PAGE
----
At the beginning of "On Paradise Drive," David Brooks writes with urgency. His sentences pace back and forth across the page as he raises his arms in the air, asking his readers, "Don't you see what I see?"
By the end of the first chapter, his ink-stained hands have grabbed you by the shoulders. He stares you right in the eye, and it's impossible not to pay attention.
¤ "On Paradise Drive: How We Live Now (And Always Have) in the Future Tense" and "Bobos in Paradise: The New Upper Class and How They Got There" by David Brooks Keep reading Off the Beaten Path and Bud Werner Memorial Library have books written or recommended by the 2005 Seminars at Steamboat speakers: Recommended by Jim MacNeill "Collapse: How Societies Choose to Fail or Succeed" by Jared Diamond Recommended by John Kane "The New Prohibition: Voices of Dissent Challenge the Drug War" edited by Sheriff Bill Masters If you go ¤ Seminars at Steamboat: "Barbecue Grills and the Future of America: How Our Stratifying as a Society is Affecting Lifestyles and Politics" by The New York Times columnist David Brooks ¤ 5 p.m. Sunday ¤ Centennial Hall ¤ Free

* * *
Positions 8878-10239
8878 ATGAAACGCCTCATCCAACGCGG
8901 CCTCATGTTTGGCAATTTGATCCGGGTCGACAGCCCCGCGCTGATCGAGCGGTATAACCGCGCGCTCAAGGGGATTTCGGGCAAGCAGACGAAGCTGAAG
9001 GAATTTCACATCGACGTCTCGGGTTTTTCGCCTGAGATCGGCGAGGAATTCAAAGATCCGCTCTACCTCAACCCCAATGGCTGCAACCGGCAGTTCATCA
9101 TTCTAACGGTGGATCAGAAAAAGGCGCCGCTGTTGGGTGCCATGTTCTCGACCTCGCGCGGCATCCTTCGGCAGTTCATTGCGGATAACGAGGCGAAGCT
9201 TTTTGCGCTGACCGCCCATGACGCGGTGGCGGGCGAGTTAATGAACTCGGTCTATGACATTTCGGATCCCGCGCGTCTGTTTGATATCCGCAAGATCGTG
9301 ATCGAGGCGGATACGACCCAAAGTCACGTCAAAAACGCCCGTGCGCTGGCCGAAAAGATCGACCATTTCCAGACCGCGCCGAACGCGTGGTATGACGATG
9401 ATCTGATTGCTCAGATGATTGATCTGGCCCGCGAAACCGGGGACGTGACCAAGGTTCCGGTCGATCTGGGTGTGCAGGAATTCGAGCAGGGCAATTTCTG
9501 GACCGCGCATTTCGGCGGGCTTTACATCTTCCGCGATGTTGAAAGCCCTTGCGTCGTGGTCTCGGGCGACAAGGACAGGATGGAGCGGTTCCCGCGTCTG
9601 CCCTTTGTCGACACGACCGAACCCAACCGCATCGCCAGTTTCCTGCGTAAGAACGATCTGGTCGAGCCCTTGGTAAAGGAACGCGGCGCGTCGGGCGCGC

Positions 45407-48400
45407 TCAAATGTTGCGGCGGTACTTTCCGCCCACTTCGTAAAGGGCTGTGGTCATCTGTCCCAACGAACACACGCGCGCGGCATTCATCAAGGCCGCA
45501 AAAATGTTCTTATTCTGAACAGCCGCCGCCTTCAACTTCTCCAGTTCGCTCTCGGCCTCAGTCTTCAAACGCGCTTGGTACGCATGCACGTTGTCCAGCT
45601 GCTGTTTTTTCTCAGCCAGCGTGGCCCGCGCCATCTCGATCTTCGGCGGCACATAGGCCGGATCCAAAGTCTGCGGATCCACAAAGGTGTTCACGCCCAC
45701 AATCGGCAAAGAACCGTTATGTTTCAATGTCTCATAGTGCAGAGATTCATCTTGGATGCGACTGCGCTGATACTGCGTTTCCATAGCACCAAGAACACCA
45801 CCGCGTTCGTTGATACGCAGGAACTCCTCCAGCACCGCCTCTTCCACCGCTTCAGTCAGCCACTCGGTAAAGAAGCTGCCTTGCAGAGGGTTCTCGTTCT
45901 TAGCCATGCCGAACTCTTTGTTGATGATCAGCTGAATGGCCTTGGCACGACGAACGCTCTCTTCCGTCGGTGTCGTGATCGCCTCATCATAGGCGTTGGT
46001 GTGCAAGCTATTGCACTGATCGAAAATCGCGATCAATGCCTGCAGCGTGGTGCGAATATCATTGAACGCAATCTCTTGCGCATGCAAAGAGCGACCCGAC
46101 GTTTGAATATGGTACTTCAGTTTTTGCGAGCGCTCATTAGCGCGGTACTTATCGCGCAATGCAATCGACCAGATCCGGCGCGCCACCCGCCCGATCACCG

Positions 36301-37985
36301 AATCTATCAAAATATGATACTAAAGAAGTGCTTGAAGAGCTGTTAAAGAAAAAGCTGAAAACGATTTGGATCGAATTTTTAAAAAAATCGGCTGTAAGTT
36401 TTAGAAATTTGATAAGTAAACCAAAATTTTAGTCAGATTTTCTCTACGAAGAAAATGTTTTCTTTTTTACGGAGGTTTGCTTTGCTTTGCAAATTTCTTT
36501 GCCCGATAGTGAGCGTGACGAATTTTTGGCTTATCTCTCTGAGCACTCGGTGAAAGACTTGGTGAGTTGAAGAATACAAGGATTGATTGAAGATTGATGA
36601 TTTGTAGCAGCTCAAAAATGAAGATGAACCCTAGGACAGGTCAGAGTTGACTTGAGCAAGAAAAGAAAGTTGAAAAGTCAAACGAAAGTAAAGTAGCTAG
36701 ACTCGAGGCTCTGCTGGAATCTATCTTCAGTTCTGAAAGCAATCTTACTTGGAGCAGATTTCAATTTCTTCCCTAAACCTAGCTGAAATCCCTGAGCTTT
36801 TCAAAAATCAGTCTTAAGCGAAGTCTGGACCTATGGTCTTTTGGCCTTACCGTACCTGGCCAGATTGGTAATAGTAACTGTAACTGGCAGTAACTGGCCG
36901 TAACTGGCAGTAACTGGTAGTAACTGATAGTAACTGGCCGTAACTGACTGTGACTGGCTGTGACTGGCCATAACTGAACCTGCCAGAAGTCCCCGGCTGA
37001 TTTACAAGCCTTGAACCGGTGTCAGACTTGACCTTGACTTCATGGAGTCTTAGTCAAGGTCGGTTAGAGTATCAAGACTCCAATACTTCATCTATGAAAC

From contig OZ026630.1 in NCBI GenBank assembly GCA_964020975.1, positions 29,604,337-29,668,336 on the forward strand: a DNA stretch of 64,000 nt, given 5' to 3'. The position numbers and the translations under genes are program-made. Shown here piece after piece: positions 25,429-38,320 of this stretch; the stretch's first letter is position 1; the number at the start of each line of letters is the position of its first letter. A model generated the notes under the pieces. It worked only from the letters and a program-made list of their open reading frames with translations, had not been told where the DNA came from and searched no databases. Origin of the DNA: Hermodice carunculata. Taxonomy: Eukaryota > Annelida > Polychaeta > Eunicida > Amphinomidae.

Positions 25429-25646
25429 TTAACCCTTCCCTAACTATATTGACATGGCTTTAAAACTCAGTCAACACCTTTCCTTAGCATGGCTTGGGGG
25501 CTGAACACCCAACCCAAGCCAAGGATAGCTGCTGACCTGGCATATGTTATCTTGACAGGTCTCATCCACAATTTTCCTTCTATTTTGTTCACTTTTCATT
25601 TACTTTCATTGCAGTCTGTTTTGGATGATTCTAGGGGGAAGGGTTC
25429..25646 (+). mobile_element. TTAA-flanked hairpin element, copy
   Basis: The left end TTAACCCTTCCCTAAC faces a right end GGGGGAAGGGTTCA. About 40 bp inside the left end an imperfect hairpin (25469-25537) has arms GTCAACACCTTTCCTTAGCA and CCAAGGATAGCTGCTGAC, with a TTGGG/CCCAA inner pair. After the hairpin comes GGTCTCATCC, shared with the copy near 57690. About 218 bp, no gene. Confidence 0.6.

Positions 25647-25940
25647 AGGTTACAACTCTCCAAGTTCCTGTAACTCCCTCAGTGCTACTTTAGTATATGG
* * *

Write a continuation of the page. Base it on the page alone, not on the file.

But as the author settles into his book, the initial intensity subsides into a friendly, sarcastic banter.
He gets us to relax in our seats. He gets us laughing, and then he holds up a mirror.
We (Americans) are a restless people, he begins. "The simple fact is that Americans move around more than any other people on earth. In any given year, 16 percent of Americans move."
And we are ambitious people, he tells us, "who work feverishly and cram our lives so full."
In "On Paradise Drive," Brooks is a therapist more than a sociologist or a journalist. He sits with his notepad, analyzing who we are as a nation and why. All the while, he is one of us.
Brooks wanders from neighborhood to neighborhood packaging all the people he sees, however cynically, according to their beliefs and buying habits.
Like Douglas Coupland before him, Brooks has a gift for cultural catch phrases.
He breaks us down into nicknamed boxes by how we dress and what we buy. He points out in different ways early on, "people congregate into communities not so much on the basis of class but on the basis of what ideal we aspire to and each ideal state creates its own cultural climate zone."
On Sunday, Brooks will be in town to tell us more about ourselves as he presents "Barbecue Grills and the Future of Amer--ica: How Our Stratifying as a Society is Affecting Lifestyles and Politics."